July

July 2016 - The Evolution of the Physical Button in the Virtual World

IoT – Internet of Things, is a the latest buzz word that everyone has been talking about over the past year. More and more physical items are connecting to the internet and enabling advanced communication between the item and information exchange and action. This communication brought about automation in many areas, such as the smart house, smart city and many devices in all aspects of our lives.
 
Here at Veidan, we provide video systems, conference phones and the rest of the physical communications equipment, but most of our services exist in the virtual world – virtual conference rooms. In fact, we supply virtual conference rooms on many conferencing platforms – audio, video and web, as well as the ability to integrate between the platforms as unified communication.
 
About six months ago when we went live with our new audio bridge, we launched new services based on the advanced abilities of the bridge. Lately, we launched the PTC – Push to Conf service. This service meets the needs for audio conferences where you need to connect participants immediately, for example, a management team, sales teams, emergency teams, etc.
 
Today, by and large, our customers dial into conference calls from around the world and enter a passcode, and join the conference they set up. With this new service, the control moves over to the conference leader.
The leader of the conference has the ability to determine the list of participants (and edit it at any time). The conference leader just has to call in and enter his code, and the system immediately dials out to the list of participants. This way, without any advance planning, and without waiting for the participants to connect on their own, the leader can connect an unlimited number of participants to the audio conference. A push conference instead of a pull conference.
 
So how does this connect to the Internet of Things?
 
The commercial giant “Amazon” released the Amazon Dash Button – a series of physical IoT buttons that allow customers to buy different items with one click. These buttons have begun to spread throughout the “buy with a click” world of retail products like laundry detergent, diapers, pet food or coffee capsules. The customer predetermines the type of product in the relevant category and after pressing the button, the product is ordered automatically and is delivered to the customer’s house.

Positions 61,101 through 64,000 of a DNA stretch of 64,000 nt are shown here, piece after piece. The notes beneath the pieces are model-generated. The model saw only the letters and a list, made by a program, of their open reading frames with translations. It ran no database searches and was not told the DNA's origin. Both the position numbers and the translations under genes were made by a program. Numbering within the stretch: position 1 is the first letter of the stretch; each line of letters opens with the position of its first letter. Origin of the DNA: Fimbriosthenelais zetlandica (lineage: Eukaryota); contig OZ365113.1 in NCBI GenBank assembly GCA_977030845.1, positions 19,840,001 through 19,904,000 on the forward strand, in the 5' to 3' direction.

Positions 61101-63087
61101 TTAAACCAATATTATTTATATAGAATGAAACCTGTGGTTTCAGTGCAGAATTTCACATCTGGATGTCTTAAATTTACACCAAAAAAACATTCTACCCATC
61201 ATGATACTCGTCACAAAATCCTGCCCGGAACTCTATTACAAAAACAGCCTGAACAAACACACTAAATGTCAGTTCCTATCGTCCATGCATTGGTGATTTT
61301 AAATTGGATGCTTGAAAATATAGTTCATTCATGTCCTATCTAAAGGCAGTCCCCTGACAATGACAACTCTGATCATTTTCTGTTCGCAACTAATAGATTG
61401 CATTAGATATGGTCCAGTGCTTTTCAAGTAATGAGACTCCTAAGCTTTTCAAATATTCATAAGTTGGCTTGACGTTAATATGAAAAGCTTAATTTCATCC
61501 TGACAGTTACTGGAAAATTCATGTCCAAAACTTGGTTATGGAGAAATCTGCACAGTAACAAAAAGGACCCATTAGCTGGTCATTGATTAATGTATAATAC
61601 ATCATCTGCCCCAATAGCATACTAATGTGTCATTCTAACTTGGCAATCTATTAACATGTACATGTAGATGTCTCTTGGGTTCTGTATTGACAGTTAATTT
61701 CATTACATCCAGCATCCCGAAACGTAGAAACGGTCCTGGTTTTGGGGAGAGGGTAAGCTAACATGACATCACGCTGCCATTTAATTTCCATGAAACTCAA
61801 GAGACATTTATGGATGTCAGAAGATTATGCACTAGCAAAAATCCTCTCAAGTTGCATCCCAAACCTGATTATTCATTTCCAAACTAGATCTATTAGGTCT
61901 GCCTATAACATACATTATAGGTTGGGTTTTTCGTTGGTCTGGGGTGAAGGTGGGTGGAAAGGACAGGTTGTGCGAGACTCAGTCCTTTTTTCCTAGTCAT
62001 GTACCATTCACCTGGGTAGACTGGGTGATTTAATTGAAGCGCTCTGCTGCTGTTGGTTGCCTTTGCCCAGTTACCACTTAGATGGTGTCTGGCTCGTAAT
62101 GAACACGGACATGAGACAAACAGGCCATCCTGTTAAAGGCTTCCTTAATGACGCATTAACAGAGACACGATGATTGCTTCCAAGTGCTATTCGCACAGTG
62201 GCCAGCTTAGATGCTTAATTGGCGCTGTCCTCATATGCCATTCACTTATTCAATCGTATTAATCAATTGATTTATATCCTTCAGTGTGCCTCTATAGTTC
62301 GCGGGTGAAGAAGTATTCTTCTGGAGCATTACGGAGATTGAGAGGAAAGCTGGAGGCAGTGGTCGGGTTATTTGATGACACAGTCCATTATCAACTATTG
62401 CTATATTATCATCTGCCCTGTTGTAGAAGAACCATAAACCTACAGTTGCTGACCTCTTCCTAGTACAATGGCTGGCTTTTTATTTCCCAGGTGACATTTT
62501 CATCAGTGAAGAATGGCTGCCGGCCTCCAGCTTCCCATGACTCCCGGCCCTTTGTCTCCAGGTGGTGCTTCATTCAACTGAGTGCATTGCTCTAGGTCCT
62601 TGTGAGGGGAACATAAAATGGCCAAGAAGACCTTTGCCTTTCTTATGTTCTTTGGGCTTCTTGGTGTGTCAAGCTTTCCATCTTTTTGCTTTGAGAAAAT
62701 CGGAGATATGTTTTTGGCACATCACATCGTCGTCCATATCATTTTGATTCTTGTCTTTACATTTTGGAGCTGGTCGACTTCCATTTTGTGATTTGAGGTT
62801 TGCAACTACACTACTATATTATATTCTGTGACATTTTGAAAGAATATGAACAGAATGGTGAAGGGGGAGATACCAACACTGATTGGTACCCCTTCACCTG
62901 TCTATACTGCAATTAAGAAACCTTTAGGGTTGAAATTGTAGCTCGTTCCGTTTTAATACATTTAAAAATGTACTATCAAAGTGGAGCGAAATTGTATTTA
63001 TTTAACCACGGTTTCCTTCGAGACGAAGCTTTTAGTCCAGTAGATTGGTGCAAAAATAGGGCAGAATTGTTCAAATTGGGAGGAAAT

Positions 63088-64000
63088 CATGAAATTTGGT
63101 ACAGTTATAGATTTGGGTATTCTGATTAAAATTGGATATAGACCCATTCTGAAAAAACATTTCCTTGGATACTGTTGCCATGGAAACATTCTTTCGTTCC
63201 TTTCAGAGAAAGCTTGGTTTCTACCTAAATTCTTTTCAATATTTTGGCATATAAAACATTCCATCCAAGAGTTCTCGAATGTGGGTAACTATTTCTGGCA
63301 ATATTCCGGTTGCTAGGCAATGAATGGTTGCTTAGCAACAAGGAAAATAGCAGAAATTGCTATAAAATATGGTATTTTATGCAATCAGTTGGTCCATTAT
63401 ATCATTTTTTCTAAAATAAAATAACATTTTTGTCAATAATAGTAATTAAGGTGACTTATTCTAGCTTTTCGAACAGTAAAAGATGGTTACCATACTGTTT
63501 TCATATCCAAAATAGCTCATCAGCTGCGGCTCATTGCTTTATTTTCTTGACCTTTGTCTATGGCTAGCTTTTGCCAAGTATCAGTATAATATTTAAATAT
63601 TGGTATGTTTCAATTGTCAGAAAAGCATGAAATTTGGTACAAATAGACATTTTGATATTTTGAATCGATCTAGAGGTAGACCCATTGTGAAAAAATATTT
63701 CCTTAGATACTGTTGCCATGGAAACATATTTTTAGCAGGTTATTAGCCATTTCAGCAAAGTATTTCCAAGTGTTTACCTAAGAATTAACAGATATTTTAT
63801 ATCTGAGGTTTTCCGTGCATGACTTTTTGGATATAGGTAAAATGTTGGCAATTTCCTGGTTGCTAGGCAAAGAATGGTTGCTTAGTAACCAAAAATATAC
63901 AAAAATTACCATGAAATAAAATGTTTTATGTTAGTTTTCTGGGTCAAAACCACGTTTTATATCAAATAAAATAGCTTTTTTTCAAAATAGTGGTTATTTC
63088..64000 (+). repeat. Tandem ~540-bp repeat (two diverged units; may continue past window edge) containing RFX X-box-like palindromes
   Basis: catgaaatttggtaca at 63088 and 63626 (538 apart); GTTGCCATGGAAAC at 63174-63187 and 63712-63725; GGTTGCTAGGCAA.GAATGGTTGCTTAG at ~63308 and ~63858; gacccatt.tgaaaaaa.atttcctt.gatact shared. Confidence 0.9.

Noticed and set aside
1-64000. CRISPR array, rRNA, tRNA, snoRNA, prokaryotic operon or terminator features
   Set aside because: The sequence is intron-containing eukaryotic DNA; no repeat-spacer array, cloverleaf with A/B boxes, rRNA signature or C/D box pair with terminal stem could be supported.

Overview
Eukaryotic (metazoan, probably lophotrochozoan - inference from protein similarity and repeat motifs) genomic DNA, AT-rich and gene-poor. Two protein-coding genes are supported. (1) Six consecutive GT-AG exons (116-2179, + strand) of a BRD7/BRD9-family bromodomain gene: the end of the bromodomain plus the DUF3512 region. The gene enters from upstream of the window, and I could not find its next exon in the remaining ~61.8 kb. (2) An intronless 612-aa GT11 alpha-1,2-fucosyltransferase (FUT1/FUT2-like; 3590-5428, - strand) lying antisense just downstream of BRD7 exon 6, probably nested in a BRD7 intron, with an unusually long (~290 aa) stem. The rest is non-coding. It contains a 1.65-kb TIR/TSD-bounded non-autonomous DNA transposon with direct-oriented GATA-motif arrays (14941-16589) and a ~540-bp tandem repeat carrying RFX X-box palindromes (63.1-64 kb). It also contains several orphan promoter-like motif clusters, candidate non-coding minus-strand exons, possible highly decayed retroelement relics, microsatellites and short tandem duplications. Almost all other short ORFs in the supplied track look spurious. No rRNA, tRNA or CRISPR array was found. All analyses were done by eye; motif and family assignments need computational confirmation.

Here are a few examples of Amazon Dash buttons that are used today in thousands of houses in the US:
 
 
 
 
But a couple of months ago, Amazon released the following button on its site:
 
 
The new button, unlike its predecessors, is a generic button that can match itself to an unlimited number of uses by programming the trigger and the action it takes when pressed. Amazon basically removed the ties to buying products only on its website and opened up a door for other retailers to use the button, obviously with their own cloud services.
 
24 hours after the button went on sale, sales stopped suddenly with the notice “Unclear when and if the button will be available for sale on the site.” Was it stock issues, incorrect forecasting of the demand for the button, or an intentional hand that wanted to create an intentional shortage as a marketing ploy? The answer is still not clear. But a few days later, the button was back on the market.
 
This is exactly the point when we, Veidan, got our hands on this button. We ordered the button and we anticipated the arrival of the button. It finally came with an internal battery that cannot be changed and lasts 1,000 clicks.
 
 
We programmed the Amazon button for use in our Push to Conf service – conferencing service available at a click. This time, with a physical button. The virtual service that we supply got physical activation. The two worlds have again met and complemented each other.
 
At the beginning of the month the UC & Collaboration conference from “People and Computers” was held in Israel. This was the first time that we presented the button’s abilities to the public. The first to use the this kind of service in the world. Pressing the button, immediately started dialing out to tens of participants from the audience simultaneously. The numbers were taken from the participants earlier that day and were added to the dial out list.
 
Do you want to try it? Get in touch with us and we can add you to the service with the click of a button!
 
See you next time,
Nir